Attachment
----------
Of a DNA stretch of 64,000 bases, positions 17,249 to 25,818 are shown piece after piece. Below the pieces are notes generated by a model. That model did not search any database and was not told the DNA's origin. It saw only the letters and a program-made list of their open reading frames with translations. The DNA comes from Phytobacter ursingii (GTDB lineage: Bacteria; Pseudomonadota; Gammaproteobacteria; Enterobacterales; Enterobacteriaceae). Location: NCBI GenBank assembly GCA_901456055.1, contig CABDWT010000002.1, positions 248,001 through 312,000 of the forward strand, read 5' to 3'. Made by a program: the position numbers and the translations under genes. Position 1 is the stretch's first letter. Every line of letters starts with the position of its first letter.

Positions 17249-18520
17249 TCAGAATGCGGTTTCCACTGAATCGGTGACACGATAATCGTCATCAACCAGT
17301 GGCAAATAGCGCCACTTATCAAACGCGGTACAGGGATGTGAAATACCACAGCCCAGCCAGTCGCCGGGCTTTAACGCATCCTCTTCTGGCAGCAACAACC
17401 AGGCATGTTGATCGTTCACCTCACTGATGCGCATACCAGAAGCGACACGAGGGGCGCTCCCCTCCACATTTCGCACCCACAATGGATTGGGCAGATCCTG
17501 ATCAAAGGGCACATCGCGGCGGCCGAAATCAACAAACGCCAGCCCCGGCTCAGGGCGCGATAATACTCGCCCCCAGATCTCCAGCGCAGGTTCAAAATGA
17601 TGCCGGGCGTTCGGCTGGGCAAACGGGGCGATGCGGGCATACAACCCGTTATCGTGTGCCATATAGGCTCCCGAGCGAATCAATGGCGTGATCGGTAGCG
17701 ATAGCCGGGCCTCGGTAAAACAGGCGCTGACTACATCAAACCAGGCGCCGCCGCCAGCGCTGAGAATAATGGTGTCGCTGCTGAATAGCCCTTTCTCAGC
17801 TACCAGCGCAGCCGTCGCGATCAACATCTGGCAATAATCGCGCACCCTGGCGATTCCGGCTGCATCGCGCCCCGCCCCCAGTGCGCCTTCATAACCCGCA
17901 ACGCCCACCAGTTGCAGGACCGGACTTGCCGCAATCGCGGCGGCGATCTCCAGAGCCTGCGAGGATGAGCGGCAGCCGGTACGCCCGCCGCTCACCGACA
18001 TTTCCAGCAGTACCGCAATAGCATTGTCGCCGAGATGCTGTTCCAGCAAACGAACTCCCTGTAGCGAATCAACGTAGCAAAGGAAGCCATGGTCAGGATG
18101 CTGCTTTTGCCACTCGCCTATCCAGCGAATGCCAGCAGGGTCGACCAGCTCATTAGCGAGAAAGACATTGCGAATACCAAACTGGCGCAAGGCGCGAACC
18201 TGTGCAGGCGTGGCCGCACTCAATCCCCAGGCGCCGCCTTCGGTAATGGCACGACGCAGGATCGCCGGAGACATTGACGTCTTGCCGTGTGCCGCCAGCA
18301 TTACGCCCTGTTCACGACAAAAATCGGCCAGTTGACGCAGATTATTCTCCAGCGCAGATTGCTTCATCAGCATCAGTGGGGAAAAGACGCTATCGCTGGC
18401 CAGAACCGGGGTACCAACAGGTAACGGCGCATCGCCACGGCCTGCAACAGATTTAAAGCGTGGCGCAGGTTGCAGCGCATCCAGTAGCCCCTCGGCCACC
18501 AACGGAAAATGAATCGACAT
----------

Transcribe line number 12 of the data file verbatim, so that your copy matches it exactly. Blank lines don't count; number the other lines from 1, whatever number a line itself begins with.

18101 CTGCTTTTGCCACTCGCCTATCCAGCGAATGCCAGCAGGGTCGACCAGCTCATTAGCGAGAAAGACATTGCGAATACCAAACTGGCGCAAGGCGCGAACC